Plant growth promoting bacteria are the natural potential resource which colonize roots of plants and stimulates growth and yield directly and indirectly (Afzal and Bano, 2008). Plant growth promoting bacteria are those present in the rhizosphere and improve the growth of the plant directly or indirectly. A considerable number of bacterial species from the rhizosphere have been isolated and their efficiency for improving plant growth has been assessed (Kloepper et al., 1989; Amor et al., 2008).

Ethylene is the plant hormone that regulates different plant responses (Arshad and Frankenberger, 2002; Babar et al., 2007). Moreover, it also affects several aspects of root development and nodule formation (Ligero et al., 1991; Babar et al., 2007). At low levels ethylene stimulate plant growth, but when it is present in high levels it can be damaging for plants, leading to epinasty, shorter root, and premature senescence.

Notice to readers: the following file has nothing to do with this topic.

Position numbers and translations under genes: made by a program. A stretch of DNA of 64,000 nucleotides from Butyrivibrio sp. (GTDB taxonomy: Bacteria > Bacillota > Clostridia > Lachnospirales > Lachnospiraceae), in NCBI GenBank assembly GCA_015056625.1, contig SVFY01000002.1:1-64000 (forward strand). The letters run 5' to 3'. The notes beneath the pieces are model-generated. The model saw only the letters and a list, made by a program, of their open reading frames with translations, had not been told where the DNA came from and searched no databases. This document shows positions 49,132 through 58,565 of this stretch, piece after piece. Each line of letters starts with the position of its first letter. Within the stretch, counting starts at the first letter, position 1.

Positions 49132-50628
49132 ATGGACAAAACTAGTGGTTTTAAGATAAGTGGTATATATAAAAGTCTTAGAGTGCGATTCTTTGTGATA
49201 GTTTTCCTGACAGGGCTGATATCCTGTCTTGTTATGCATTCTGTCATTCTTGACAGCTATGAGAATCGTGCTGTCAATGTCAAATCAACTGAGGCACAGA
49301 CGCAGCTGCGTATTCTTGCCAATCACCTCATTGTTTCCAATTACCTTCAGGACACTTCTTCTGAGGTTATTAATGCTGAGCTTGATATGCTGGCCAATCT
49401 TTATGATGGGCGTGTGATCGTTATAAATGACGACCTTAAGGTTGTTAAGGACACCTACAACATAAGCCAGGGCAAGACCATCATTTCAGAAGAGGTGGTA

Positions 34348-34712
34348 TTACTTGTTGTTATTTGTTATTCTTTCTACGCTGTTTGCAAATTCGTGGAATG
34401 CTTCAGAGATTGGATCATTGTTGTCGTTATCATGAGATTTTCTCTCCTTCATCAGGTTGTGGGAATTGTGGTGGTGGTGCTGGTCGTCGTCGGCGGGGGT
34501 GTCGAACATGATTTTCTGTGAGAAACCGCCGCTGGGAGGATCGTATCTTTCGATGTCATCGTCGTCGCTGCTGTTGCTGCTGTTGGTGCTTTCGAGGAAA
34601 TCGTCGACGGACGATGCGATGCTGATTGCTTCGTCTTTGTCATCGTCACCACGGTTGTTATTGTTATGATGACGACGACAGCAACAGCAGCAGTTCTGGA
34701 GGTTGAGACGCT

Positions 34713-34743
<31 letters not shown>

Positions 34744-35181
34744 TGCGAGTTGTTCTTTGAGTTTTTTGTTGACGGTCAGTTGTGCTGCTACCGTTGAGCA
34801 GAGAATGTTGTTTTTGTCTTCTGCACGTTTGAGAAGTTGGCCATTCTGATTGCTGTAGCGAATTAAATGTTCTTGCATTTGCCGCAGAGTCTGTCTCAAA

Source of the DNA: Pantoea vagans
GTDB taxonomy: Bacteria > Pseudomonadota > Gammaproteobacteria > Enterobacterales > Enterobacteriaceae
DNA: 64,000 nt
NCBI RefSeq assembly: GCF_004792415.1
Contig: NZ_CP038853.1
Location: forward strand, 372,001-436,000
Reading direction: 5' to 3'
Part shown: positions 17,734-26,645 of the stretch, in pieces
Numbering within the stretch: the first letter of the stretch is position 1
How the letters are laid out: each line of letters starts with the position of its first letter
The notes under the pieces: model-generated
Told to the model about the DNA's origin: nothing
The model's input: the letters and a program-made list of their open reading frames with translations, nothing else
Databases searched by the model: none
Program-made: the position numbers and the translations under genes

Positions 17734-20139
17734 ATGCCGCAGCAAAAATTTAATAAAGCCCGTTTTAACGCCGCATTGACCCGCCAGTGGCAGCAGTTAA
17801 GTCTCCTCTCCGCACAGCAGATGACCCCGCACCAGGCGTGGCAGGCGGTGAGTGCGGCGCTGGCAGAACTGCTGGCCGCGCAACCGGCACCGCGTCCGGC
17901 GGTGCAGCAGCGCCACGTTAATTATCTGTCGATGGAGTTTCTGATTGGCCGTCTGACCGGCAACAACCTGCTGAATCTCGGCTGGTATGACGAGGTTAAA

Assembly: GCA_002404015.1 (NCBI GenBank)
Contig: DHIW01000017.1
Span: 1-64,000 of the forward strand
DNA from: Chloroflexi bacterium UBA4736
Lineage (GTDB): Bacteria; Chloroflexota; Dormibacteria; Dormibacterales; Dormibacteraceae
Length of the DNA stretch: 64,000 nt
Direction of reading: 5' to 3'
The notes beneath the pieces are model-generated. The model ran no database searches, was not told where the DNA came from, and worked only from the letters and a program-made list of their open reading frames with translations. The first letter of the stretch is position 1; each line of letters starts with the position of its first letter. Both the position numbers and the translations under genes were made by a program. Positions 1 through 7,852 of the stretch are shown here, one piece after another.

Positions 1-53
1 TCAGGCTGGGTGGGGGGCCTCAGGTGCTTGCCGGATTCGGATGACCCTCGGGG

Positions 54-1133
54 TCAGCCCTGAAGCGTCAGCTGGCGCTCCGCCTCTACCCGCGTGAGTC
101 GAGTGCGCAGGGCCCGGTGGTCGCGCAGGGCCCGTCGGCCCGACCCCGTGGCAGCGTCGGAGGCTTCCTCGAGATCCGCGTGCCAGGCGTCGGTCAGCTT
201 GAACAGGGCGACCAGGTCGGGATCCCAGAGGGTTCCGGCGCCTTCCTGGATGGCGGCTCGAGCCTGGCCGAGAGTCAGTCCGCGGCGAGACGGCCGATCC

Higher levels of ethylene are produced due to biotic and abiotic stresses which inhibit plant growth. Any change in the ethylene level of stressed plants may improve the growth and development (Arshad and Frankenberger, 2002; Banchio et al., 2008; Reid et al., 2011a). Inoculation with plant growth promoting rhizobacteria (PGPR) having trait 1-aminocyclopropane-1-carboxylate ACC-deaminase has been studied to lower ethylene, which subsequently improved the plant growth. Recent findings indicate that there are several bacteria that have an enzyme ACC-deaminase. This enzyme inhibits the ethylene production by breaking its precursor ACC (1-aminocyclopropane-1-carboxylic acid) into ammonia and a-ketobutyrate (Shaharoona et al., 2006; Arshad et al., 2007; Reid et al., 2011b).